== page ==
Jamra primary scholl for children affected by HIV/AIDS, drugs or poverty, Senegal (c) Nell Freeman/Alliance Participants in the Photovioce project, Ecuador © Marcela Nievas for the Alliance
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Evidence for action report launch


Peter Piot speaking at report launch

The Evidence for Action research programme provides much needed evidence for how best to deliver HIV treatment and care. That was one of the key messages outlined yesterday at an event held at the London School of Hygiene and Tropical Medicine (LSHTM).

To mark the end of the five year international research consortium Evidence for Action on HIV Treatment and Care Systems, a report has been released summarising key messages from five years of research on HIV treatment and care systems. The report draws together some of the main findings from the research programme.

The Consortium

The Alliance has been one of the core partners in the five-year research consortium, launched in 2006.  Others have included the Lighthouse Trust (Malawi), LSHTM (UK), Medical Research Council/Uganda Virus Research Institute, Medical Research Council Clinical Trials Unit/University College London (UK), National AIDS Research Institute (India) and ZAMBART (Zambia). 

The Programme has been funded by the UK’s Department for International Development and has carried out over70 policy-relevant research projects on key health system issues related to HIV treatment and care. The Alliance component received substantial financial support from the Africa Regional Programme.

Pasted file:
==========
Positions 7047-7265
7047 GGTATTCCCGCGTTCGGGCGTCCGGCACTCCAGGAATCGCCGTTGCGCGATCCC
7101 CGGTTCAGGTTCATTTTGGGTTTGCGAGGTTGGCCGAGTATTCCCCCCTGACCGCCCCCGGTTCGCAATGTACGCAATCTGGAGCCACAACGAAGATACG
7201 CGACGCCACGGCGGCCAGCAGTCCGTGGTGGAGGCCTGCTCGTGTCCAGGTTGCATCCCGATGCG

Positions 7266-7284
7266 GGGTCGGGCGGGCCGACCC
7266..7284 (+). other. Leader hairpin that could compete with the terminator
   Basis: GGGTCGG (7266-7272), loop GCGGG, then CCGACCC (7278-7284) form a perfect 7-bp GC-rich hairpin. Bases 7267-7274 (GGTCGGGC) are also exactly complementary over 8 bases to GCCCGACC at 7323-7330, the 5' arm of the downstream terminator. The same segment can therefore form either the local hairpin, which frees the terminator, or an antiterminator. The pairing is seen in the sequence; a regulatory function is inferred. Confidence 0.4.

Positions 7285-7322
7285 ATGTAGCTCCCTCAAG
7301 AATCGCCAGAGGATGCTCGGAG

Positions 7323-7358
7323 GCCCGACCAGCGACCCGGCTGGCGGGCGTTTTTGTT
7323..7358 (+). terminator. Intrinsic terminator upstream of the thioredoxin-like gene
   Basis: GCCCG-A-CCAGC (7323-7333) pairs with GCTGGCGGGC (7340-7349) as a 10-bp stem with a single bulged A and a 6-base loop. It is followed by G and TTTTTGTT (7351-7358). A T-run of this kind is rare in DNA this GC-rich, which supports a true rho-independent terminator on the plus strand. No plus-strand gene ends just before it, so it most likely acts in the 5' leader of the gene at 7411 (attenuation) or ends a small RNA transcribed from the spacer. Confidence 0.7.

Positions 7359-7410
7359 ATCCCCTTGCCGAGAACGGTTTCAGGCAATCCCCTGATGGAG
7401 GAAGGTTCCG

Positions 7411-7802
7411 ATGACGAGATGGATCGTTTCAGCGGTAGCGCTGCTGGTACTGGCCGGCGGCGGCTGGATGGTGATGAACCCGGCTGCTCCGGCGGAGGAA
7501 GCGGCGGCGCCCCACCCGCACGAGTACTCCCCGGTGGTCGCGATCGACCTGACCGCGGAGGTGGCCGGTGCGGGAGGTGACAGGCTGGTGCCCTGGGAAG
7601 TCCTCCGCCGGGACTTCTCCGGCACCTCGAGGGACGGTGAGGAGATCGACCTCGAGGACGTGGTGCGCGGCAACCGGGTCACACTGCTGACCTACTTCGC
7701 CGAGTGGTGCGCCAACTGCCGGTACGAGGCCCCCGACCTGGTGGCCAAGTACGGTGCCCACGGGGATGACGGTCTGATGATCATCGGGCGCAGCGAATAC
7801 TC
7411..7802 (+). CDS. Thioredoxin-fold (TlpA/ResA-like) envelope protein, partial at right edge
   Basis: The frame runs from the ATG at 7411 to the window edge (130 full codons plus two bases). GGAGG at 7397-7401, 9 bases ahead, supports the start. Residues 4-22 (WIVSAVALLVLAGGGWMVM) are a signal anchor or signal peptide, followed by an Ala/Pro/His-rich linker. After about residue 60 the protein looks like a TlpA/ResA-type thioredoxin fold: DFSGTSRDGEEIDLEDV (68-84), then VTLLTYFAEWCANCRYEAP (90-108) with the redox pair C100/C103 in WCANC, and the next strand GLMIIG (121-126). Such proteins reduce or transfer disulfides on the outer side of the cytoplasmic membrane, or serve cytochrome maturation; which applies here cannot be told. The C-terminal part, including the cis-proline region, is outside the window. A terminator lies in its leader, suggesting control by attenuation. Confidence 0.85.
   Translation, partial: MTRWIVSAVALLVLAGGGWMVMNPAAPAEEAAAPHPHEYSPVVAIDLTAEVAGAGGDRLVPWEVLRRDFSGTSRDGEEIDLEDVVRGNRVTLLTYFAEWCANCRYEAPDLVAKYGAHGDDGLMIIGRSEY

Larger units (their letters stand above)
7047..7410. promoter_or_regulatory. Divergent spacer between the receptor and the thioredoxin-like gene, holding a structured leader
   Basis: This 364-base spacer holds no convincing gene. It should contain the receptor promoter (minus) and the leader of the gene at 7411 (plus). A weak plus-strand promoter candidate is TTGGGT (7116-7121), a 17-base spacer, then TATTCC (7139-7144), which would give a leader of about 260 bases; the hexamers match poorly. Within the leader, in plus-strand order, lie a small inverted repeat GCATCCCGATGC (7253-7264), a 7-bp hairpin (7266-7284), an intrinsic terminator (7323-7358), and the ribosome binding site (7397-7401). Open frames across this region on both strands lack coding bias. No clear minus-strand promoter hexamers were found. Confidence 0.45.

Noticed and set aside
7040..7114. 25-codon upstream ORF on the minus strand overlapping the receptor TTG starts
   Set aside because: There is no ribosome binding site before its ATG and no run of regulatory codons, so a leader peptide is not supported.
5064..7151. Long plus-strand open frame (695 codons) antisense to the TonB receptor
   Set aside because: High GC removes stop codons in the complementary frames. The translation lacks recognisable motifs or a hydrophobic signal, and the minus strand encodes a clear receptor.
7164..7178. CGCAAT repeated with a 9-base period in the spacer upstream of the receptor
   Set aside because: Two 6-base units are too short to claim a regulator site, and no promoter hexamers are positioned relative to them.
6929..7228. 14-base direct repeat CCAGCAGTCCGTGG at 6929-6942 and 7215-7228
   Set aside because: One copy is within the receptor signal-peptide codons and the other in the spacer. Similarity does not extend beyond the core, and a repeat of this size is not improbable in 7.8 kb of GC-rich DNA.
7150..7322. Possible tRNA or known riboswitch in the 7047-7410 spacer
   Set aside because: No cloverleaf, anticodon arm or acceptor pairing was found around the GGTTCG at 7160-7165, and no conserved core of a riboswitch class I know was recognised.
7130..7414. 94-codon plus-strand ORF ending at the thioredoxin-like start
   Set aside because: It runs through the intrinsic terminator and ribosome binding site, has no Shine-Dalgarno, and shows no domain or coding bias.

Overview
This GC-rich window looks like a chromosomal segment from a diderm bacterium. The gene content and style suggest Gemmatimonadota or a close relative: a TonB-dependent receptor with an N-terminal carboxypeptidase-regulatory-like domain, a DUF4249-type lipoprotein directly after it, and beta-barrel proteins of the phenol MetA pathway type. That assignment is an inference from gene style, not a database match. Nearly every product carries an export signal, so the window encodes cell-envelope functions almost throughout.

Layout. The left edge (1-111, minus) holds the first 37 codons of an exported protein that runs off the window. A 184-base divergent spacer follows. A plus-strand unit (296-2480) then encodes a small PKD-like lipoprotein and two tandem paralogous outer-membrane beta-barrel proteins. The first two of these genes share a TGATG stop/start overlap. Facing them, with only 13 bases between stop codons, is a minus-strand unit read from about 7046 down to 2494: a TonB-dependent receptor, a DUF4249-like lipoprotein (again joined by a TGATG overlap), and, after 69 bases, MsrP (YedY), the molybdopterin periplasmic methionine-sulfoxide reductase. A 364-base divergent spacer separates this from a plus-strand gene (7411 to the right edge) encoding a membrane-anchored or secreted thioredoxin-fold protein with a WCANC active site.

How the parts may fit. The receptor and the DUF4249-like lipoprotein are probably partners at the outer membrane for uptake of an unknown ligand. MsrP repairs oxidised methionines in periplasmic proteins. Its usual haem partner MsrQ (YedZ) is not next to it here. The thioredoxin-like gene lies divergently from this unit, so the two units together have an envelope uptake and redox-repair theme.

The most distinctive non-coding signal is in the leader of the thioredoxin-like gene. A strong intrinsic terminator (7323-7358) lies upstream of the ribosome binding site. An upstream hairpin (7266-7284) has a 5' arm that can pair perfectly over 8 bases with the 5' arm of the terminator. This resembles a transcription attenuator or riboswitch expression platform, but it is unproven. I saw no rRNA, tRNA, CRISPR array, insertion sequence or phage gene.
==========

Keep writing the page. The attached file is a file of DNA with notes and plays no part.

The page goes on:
Key messages report launch

Professor Baron Peter Piot, Director of LSHTM opened the launch event.  He outlined how the landscape of the AIDS response has changed dramatically in the five years since the beginning of the project.  Specifically, the number of people worldwide receiving life saving anti-retroviral treatment (ART) for HIV has grown from around 2 million in 2006 to 6 million (based on latest data available at the end of 2009).

‘These research results provide much needed evidence for how best to deliver ARTs and will be of immense benefit to Ministries of Health, National AIDS Councils, NGOs as well as groups of people living with HIV since after all, this is about their lives.’

Piot was followed by short presentations from Professor David Ross, Programme Director for Evidence for Action and Dr. Deborah Watson-Jones, Senior Lecturer at LSHTM, sharing details of three sample EFA research projects on TB-HIV integration, mental health and HIV and missed opportunities in PMTCT.  You can download copies of all of the research-policy briefings from the Evidence for Action website. 

Learning for the Alliance

Dr Gitau Mburu, senior advisor on health systems and services and manager of the EFA programme at the Alliance, said: ‘Evidence for Action has contributed to developing and strengthening the research capacity of the Alliance both in the UK as well as in some of its southern partners in Zambia and Uganda.  As a result of this partnership, the Alliance has developed institutional structures which contribute to advancing the research agenda of the global partnership.’

Specific research that the Alliance has been involved with includes:

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Listen to Peter Piot's presentation at the Launch event.

    These results provide much needed evidence for how best to deliver ART.